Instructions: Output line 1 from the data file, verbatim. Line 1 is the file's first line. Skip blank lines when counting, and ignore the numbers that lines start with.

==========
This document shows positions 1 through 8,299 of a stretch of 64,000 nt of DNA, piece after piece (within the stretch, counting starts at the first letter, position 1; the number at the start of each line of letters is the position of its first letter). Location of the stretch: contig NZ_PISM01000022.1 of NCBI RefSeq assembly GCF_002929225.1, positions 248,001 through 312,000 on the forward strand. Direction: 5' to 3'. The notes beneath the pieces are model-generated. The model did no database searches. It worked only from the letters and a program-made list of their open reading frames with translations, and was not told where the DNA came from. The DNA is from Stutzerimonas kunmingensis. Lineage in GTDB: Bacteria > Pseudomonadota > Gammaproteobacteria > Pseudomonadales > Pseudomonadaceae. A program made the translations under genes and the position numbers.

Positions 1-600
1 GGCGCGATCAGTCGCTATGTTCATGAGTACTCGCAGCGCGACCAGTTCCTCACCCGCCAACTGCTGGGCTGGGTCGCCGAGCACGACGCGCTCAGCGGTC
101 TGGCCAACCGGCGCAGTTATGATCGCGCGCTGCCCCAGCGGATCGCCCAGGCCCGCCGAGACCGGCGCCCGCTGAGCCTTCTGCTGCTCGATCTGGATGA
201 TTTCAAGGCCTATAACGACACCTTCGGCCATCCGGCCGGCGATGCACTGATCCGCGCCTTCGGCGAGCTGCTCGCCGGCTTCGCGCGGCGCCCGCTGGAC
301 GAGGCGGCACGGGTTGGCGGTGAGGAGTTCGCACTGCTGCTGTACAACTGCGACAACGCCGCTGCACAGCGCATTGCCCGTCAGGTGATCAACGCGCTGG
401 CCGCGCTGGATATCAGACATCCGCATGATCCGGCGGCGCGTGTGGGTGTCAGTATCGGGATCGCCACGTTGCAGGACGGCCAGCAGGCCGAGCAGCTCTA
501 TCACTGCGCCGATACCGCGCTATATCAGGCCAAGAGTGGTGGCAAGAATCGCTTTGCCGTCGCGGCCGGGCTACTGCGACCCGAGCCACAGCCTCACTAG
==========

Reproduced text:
This document shows positions 1 through 8,299 of a stretch of 64,000 nt of DNA, piece after piece (within the stretch, counting starts at the first letter, position 1; the number at the start of each line of letters is the position of its first letter). Location of the stretch: contig NZ_PISM01000022.1 of NCBI RefSeq assembly GCF_002929225.1, positions 248,001 through 312,000 on the forward strand. Direction: 5' to 3'. The notes beneath the pieces are model-generated. The model did no database searches. It worked only from the letters and a program-made list of their open reading frames with translations, and was not told where the DNA came from. The DNA is from Stutzerimonas kunmingensis. Lineage in GTDB: Bacteria > Pseudomonadota > Gammaproteobacteria > Pseudomonadales > Pseudomonadaceae. A program made the translations under genes and the position numbers.